• Baptism ‘into Christ’ is essential to salvation: the most important baptism that saves the soul and brings one into the body of Christ at repentance and the new birth; where dying to the self is essential, and to be washed of the old man (nature of sin) so that one can become a new creation in Christ Rom. 6:3-12; 1Co 12:13; 2Cor. 5:17; Gal. 3:27; 5:24; Col. 2:11-13
  • Baptism ‘into water’ is essential to obedience and to a “good conscience” after one is saved and ‘in Christ’ Mat. 28:19; Mar. 16:16; Acts 2:38-41; 8:12-16, 36-38; 9:18; 10:47-48; 16:15, 33; 18:8; 19:5; 22:16; 1Co 1:13-17; 1Pet. 3:21; 1 Jn. 5:6-10
  • Baptism ‘into the Holy Spirit’ is essential to receiving power for service. It is the immersion or burial of the believer in the Spirit at which time he receives the Spirit in his life in all ‘fulness’ and ‘without measure’ and is ‘endued with power from on high’ to do the works of Christ. Ma 3:11, 14; 20:22-23; Mar. 1:8; 10:38-39; Luk. 3:16; 24:49; Joh. 1:33; 7:37-39; 14:12-17; Acts 1:4-8; 11:16; 19:2-3
  1. The laying on of hands: When blessing others, 48:14 making offerings, Num. 8:10 ordaining people, Num. 27:18, 23 imparting the Holy Spirit, Dt. 34:9 blessing children, Mt. 19:15 healing the sick, Mk. 6:2,5; 16:18; Lk. 4:40; 13:13; Acts 5:12; 28:8 performing miracles, Acts 19:11 imparting Holy Spirit gifts 1Tim. 4:14; 2Tim. 1:6; Heb. 6:2 and imparting the Spirit baptism. Acts 8:17-24; 9:17; 19:6
  2. The resurrection of the dead is described in 1 Corinthians 15 where Christ is refer to as the firstfruit of the resurrection, 1Co 15:4, 12; Rom. 14:9; 2Cor. 5:15; 1Th. 4:14 the beginning of the resurrection as He was the first to be resurrected from the dead and to enter into immortality of the body. Then all reborn Christians will follow at the time of the rapture “Afterward they that are Christ’s at His coming.1Cor. 15:23, 51-54; Joh. 14:1-3; Luk. 21:34-36; 2Cor. 5:1-8; Eph. 5:27; Php. 3:11, 20-21; 1Th. 2:19; 3:13; 4:13-17; 5:9, 23; 2Th. 2:1, 7 Everyone in Christ, dead or alive, will be translated at this time.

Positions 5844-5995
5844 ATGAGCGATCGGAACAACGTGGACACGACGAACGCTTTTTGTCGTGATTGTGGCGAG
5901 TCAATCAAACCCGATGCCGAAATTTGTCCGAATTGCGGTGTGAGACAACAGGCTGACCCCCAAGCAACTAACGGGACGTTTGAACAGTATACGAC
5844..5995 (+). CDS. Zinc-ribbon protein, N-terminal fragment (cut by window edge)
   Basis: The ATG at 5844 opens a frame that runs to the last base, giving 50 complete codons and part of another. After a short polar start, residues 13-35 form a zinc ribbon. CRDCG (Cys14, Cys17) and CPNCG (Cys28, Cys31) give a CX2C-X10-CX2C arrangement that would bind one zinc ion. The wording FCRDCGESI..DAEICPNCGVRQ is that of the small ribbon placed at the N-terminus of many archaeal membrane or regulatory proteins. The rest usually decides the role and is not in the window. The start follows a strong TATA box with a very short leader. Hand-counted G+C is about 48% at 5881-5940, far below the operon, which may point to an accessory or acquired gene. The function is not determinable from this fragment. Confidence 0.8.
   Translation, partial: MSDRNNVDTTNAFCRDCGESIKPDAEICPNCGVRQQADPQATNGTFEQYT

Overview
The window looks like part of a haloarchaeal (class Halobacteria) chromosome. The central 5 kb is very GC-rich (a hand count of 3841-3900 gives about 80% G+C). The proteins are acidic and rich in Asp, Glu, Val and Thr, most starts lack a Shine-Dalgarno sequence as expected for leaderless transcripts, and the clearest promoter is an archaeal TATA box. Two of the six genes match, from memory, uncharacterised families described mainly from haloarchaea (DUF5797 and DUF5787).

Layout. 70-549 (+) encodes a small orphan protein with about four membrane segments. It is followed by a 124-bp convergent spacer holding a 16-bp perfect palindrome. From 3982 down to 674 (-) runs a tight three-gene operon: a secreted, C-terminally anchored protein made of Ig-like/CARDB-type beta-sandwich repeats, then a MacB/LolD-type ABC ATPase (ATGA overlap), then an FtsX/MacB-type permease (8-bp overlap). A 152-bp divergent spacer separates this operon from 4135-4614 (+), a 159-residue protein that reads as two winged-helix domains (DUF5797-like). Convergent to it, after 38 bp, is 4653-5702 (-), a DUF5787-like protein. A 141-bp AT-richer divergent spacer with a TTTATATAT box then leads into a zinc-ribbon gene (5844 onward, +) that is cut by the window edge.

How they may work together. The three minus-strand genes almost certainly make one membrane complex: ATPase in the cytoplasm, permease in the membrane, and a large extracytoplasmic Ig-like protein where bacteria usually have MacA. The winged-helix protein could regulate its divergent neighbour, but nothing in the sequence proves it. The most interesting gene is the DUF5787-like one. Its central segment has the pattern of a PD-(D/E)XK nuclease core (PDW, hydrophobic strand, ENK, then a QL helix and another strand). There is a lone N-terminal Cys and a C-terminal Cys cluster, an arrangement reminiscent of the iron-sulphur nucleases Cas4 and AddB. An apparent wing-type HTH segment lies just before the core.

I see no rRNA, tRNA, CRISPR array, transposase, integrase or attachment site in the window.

3. The eternal judgment refers to the White Throne judgment as described in Rev. 20:11-15 Mt. 25:46; Rev. 14:9-11; 20:11-15; Isa. 66:22-24  when all people of all ages who have died in sin, will be sent to eternal hell where their worm will not die and the fire will not be quenched. Mar. 9:43-49

The Parable of the Talents

For the kingdom of heaven is as a man travelling into a far country, who called his own servants, and delivered unto them his goods. And unto one he gave five talents, to another two, and to another one; to every man according to his several ability; and straightway took his journey. Then he that had received the five talents went and traded with the same, and made them other five talents. And likewise he that had received two, he also gained other two. But he that had received one went and digged in the earth, and hid his lord’s money. After a long time the lord of those servants cometh, and reckoneth with them. And so he that had received five talents came and brought other five talents, saying, Lord, thou deliveredst unto me five talents: behold, I have gained beside them five talents more. His lord said unto him, Well done, thou good and faithful servant: thou hast been faithful over a few things, I will make thee ruler over many things: enter thou into the joy of thy lord. He also that had received two talents came and said, Lord, thou deliveredst unto me two talents: behold, I have gained two other talents beside them. His lord said unto him, Well done, good and faithful servant; thou hast been faithful over a few things, I will make thee ruler over many things: enter thou into the joy of thy lord. Then he which had received the one talent came and said, Lord, I knew thee that thou art an hard man, reaping where thou hast not sown, and gathering where thou hast not strawed: And I was afraid, and went and hid thy talent in the earth: lo, there thou hast that is thine.  His lord answered and said unto him, Thou wicked and slothful servant, thou knewest that I reap where I sowed not, and gather where I have not strawed: Thou oughtest therefore to have put my money to the exchangers, and then at my coming I should have received mine own with usury. Take therefore the talent from him, and give it unto him which hath ten talents. For unto every one that hath shall be given, and he shall have abundance: but from him that hath not shall be taken away even that which he hath. And cast ye the unprofitable servant into outer darkness: there shall be weeping and gnashing of teeth.  Mat 25:14-30 KJV